She was preceded in death by her husband, Calvin Martin Sr. Betty is survived by her children, Patricia Lemke, Lisa Martin, Debra Wehagen, Tina Mejia and Calvin Martin Jr.; one brother, Bobby Wallace; brothers and sisters-in-law Jessie Martin Jr., Marie and Larry Holman, Mary Roberts and Robert Martin; nephews, Gregory Combs, Charles Edward Combs and Gregory Combs, Jr., and nine grandchildren.

The funeral will be held at 10 a.m. Thursday, Dec. 18 at First Pentecostal Church in North Little Rock, followed by burial at Pinecrest Memorial Park in Alexander.

Visitation will be held from 6 until 8 p.m. Wednesday. Dec. 17 at Moore’s Jacksonville Funeral Home.


Cynthia Sue Fuller, 64, of Jacksonville died Dec. 11.

She was born Dec. 22, 1949, in Little Rock to Gladys Sue Holt Fulbright and the late Ransom Rex Fulbright.

Mrs. Fuller was a member of First Church of the Nazarene. She had a generous heart and never met a stranger. She enjoyed traveling, camping, waterskiing and was said to be a surfer in her youth.

In addition to her father, Mrs. Fuller was preceded in death by her daughter, Amber Lynn Shaw.

Mrs. Fuller is survived by her husband, Ronald Omes Fuller; children, Michael Fuller, Eric Fuller and Carrie Jones; mother Gladys Sue Fulbright; sisters, Belinda Hollingshead and Patty Moneagle; brother Mike Fulbright, and grandchildren, Christopher McCarley, Kaitlyn McCarley, Morgan Kukkola, Zachary Fuller, Seth Brown, Aaron Fuller, Jaden Jones and Caylee Jones.

The funeral will be at 2 p.m. Wednesday, Dec. 17 in the chapel of Moore’s Jacksonville Funeral Home with burial to follow at Glover Cemetery in Cabot.


Cecile W. Hopper, 75, of Mammoth Springs (Fulton County), passed away Dec. 12. He was born on Aug. 16, 1939, in Marvell (Phillips County) to the late Royal and Flossie Mae Hopper.

He served his country for 20 years in the Air Force before retiring and serving an additional 20 years in civil service.

Cecile was a loving family man who was a former minister. He dedicated many hours of his time to volunteer work, in particular, the Salvation Army, and was always looking for ways help others. He was previously a member of Calvary Temple before he moved and was currently attending StateLine Pentecostal Church in Thayer, Mo.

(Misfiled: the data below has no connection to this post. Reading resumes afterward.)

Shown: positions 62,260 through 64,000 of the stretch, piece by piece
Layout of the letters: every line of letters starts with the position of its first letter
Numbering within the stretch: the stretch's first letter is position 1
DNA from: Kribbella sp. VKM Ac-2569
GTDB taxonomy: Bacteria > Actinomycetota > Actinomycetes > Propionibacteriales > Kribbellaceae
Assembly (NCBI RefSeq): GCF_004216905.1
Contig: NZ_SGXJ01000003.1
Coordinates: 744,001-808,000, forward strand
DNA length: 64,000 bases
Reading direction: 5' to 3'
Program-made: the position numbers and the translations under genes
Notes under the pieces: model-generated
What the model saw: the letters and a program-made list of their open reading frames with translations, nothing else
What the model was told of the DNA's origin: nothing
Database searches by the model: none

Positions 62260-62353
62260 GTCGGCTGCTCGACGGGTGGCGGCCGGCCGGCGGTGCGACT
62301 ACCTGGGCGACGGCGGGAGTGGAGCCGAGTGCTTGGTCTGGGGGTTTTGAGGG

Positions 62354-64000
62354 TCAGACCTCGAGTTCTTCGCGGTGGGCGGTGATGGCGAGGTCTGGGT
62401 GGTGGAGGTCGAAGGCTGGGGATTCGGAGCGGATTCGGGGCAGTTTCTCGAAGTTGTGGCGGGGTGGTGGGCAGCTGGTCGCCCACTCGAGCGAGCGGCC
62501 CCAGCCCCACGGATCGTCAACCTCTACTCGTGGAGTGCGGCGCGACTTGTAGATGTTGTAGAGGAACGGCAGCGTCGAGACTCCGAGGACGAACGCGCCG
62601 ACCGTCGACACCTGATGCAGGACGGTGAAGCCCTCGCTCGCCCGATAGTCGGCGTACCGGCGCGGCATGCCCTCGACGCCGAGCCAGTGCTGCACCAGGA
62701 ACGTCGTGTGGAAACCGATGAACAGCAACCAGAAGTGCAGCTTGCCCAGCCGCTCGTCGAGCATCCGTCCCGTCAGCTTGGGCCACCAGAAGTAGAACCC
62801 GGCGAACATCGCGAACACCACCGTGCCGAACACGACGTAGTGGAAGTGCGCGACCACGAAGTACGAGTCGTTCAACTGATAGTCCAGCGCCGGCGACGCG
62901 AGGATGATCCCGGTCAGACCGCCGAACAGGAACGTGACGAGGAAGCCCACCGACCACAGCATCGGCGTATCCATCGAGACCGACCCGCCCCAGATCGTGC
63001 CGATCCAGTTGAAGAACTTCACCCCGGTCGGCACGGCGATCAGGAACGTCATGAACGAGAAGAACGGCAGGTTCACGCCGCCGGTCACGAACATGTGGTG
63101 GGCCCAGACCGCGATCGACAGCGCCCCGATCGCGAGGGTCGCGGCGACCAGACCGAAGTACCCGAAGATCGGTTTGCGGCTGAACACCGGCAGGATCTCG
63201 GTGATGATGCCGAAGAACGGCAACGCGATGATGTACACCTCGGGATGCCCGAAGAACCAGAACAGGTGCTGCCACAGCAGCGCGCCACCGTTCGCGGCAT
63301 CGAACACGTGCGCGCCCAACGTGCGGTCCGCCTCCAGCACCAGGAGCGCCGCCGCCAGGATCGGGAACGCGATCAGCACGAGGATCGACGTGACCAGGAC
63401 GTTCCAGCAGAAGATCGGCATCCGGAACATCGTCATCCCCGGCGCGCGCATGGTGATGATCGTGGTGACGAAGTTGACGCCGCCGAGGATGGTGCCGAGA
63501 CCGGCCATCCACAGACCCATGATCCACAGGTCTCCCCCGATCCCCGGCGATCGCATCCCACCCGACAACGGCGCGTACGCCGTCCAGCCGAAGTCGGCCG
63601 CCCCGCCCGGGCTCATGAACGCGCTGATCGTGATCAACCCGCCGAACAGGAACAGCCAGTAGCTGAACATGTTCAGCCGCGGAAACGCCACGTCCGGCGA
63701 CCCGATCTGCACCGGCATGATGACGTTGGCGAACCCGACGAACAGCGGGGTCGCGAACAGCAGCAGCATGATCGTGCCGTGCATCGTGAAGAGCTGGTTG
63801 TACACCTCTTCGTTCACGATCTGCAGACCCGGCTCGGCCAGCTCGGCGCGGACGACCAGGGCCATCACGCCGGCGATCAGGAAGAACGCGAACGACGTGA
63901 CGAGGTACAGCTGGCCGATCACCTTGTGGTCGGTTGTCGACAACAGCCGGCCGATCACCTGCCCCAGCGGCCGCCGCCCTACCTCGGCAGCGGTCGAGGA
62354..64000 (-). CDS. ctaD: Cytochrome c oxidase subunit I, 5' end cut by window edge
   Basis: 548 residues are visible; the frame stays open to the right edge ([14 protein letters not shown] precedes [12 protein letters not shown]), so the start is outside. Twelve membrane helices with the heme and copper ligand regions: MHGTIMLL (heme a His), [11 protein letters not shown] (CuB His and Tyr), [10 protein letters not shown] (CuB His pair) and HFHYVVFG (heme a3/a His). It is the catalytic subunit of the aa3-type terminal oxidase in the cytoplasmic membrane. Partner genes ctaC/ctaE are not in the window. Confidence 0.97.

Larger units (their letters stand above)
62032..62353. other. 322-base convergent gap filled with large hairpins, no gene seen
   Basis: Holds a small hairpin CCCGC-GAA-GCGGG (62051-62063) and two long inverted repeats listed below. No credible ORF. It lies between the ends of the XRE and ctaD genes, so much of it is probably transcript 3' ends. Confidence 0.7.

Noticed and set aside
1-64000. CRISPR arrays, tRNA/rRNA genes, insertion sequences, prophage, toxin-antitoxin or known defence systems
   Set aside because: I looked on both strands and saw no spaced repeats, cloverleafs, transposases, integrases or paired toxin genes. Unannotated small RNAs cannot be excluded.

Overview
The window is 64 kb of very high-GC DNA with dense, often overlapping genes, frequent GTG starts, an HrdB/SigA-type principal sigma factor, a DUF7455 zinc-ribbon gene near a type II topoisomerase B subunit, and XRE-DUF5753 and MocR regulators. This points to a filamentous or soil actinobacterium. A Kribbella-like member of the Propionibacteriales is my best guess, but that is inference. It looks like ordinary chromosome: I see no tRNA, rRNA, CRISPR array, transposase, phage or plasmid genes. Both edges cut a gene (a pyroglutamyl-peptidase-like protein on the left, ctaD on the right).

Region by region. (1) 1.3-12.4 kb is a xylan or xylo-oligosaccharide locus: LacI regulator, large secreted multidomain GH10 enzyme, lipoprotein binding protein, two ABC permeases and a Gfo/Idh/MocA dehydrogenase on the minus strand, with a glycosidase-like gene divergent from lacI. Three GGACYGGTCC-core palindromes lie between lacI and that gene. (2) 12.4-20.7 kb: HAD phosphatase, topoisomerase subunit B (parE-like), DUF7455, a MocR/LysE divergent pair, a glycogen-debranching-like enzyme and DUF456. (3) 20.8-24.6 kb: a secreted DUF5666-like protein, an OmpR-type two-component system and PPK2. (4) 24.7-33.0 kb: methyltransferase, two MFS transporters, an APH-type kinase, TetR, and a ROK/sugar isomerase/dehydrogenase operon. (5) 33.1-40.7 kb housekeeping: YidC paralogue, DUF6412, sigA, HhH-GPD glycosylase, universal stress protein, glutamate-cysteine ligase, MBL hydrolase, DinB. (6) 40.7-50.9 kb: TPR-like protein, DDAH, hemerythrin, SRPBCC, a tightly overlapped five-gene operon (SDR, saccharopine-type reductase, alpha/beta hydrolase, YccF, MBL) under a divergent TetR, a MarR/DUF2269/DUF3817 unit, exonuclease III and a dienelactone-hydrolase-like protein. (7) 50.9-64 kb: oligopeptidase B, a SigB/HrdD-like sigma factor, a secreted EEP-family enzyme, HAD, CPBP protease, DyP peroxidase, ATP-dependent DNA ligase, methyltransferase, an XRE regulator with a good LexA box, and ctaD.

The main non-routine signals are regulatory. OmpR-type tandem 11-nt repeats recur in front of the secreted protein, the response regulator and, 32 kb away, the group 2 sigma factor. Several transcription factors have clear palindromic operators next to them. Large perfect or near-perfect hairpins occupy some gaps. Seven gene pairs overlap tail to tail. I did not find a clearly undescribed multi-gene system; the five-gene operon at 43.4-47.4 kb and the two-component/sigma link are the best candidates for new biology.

Mr. Hopper was also preceded in death by his first wife of 40 years, Pat; his daughter, Sandy Hubbard; brothers, Delbert and Denver; a sister, Darlene, and his son-in-law, Gerald Foreman.

Cecile is survived by his wife, Robin Hopper; children, Kathy Stone and her husband Harold, Gail Foreman, Andy Hopper, Micky Hopper and his wife Shela, Barbie Duell, Lisa Crowell and her husband Kirk, Stephanie Gustafson, Shantella Golay and her husband Kris, Tammy Henry, Ann Henry, Ciera Henry and Porshea Henry, brother N.R. Hopper, sister Rosie Stout, many grandchildren and great-grandchildren who he loved dearly, as well as a host of other family and friends.

The funeral will be held at 11 a.m. Wednesday, Dec. 17 in the chapel of Moore’s Jacksonville Funeral Home with Brother Wayne Hurst officiating. Burial will follow in Chapel Hill Memorial Park.


Billy Allen Russell, 79, of Ward was born on Jan. 16, 1935, in Eaton (Lawrence County) to Jasper and Eva Russell and died Dec. 13 at his home in Ward.

Bill was a good and kind man who loved his family dearly. He was a faithful member of Cabot Church of Christ for more than 42 years. He was preceded in death by his parents; his brothers, J.D. Russell and Tom Ingram, and his sisters, Marie Baker and Sue Bollinger.

He is survived by his wife of 52 years, Betty Russell; his children, Stephen and his wife Tuesdi Russell of Gravel Ridge, Deborah Wallace of Cabot, James Russell and his wife Barbara of Ward and Mark Russell of Ward; his brothers, Ray Russell and Jim Russell of Rockford, Ill., and Delon Russell of Davis Junction, Ill.; his sister, Marg Harkey, of Long Beach, Calif., seven grandchildren, three great-grandchildren, as well as many loving nieces and nephews.

The funeral will be at 10 a.m. Wednesday, Dec. 17 at Moore’s Cabot Funeral Home. Burial will follow at Old Austin Cemetery in Ward. Memorials may be made to Friend’s House at Cabot Church of Christ.


Helen Marie Wells, 76, of Cabot died Dec. 14.

She was born Oct. 24, 1938, in Lake Village (Chicot County) to the late Sid and Georgia Kenaum Caine.

Mrs. Wells attended Celebration Christian Fellow-ship. She enjoyed cooking and spending time with her family, especially her grandchildren.

In addition to her parents, she was preceded in death by her brothers, Sidney, Roy, Harold and Billy Joe Caine, and her sister, Earlene Collins.

Mrs. Wells is survived by John Abner Wells, the father of her daughters: Judy Wells of North Little Rock and Pam Wells Dolan (Tracy) of Cabot; her sister, Betty Lauhon and her husband Gerald of Hamburg and her grandchildren, Andrew and Hannah Dolan.

Visitation will be from 10 until 11 a.m. Friday, Dec. 19 at Grace Fellowship in Cabot with the funeral at 11 a.m. under the direction of Moore’s Cabot Funeral Home. A second visitation will be at Jones-Hartshorn Funeral Home in Hamburg from noon until 1 p.m. Saturday, Dec. 20 with a graveside service to follow at 2 p.m. at Promised Land Cemetery in Hamburg.


Jimmie Allen Estes, 77, of Jacksonville passed away on Dec. 15.

He was born Oct. 8, 1937, in Sulphur Rock (Independence County) to the late Bob and Kate Estes. He was also preceded in death by his siblings, Ella Rae Bishop, Lorene Michalis, Hubert Neal Estes and Bobbie Lee Hall.